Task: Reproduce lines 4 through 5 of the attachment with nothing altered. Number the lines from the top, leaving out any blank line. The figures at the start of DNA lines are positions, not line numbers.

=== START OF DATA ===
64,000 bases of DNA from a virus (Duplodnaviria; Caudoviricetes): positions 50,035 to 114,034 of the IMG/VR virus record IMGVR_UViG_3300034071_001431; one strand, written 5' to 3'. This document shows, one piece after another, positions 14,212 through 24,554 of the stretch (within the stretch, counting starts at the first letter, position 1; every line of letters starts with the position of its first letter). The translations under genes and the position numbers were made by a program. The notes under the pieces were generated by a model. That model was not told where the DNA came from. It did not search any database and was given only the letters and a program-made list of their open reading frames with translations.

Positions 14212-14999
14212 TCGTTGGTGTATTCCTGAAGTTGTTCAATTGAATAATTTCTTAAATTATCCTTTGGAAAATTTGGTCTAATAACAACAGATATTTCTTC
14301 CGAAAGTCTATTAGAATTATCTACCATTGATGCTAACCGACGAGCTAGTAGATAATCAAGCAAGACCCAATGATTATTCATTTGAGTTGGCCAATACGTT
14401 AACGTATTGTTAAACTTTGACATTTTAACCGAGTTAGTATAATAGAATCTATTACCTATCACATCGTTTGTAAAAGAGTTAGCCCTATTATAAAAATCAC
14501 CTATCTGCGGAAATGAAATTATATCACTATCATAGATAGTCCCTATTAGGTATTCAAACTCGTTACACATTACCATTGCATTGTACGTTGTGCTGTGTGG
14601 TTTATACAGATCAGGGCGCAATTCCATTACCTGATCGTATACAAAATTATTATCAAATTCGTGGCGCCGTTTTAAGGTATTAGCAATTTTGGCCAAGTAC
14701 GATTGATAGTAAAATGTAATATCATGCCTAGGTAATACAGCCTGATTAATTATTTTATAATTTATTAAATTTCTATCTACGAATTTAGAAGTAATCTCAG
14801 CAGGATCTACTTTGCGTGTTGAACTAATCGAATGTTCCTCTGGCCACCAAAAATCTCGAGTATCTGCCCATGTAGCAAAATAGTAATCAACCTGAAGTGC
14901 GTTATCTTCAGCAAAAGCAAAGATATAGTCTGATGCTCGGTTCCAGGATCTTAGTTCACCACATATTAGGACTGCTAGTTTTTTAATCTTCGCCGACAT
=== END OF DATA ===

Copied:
14301 CGAAAGTCTATTAGAATTATCTACCATTGATGCTAACCGACGAGCTAGTAGATAATCAAGCAAGACCCAATGATTATTCATTTGAGTTGGCCAATACGTT
14401 AACGTATTGTTAAACTTTGACATTTTAACCGAGTTAGTATAATAGAATCTATTACCTATCACATCGTTTGTAAAAGAGTTAGCCCTATTATAAAAATCAC